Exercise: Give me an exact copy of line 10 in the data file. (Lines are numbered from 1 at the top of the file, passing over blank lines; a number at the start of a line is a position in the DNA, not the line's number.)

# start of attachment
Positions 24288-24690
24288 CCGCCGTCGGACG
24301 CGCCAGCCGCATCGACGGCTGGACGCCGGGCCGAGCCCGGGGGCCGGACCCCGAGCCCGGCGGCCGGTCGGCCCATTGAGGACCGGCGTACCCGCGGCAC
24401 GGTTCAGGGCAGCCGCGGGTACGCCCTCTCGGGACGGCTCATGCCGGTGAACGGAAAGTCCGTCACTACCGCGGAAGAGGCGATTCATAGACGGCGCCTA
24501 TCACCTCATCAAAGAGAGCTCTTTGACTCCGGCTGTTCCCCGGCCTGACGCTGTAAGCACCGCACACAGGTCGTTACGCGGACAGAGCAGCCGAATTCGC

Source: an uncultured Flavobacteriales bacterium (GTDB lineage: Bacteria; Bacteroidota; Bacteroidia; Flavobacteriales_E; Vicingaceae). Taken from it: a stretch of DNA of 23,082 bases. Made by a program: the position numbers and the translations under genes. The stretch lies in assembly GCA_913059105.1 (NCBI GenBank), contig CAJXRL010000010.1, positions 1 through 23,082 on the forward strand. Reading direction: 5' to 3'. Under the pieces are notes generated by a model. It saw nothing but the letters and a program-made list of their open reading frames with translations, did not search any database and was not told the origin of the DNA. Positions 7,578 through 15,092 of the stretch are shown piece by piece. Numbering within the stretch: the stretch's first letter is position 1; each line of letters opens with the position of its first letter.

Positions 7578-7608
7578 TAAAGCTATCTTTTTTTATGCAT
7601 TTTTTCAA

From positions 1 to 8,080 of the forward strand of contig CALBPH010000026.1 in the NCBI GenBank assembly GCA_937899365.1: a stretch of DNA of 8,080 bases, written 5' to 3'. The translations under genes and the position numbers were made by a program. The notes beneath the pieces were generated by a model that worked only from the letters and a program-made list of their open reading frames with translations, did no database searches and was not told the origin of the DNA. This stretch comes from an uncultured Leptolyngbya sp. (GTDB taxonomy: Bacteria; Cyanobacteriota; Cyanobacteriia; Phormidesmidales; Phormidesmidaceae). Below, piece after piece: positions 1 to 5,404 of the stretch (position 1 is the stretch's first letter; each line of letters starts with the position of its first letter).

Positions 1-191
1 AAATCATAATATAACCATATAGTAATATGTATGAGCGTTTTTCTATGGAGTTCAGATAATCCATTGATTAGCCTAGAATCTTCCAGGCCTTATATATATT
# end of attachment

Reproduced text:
From positions 1 to 8,080 of the forward strand of contig CALBPH010000026.1 in the NCBI GenBank assembly GCA_937899365.1: a stretch of DNA of 8,080 bases, written 5' to 3'. The translations under genes and the position numbers were made by a program. The notes beneath the pieces were generated by a model that worked only from the letters and a program-made list of their open reading frames with translations, did no database searches and was not told the origin of the DNA. This stretch comes from an uncultured Leptolyngbya sp. (GTDB taxonomy: Bacteria; Cyanobacteriota; Cyanobacteriia; Phormidesmidales; Phormidesmidaceae). Below, piece after piece: positions 1 to 5,404 of the stretch (position 1 is the stretch's first letter; each line of letters starts with the position of its first letter).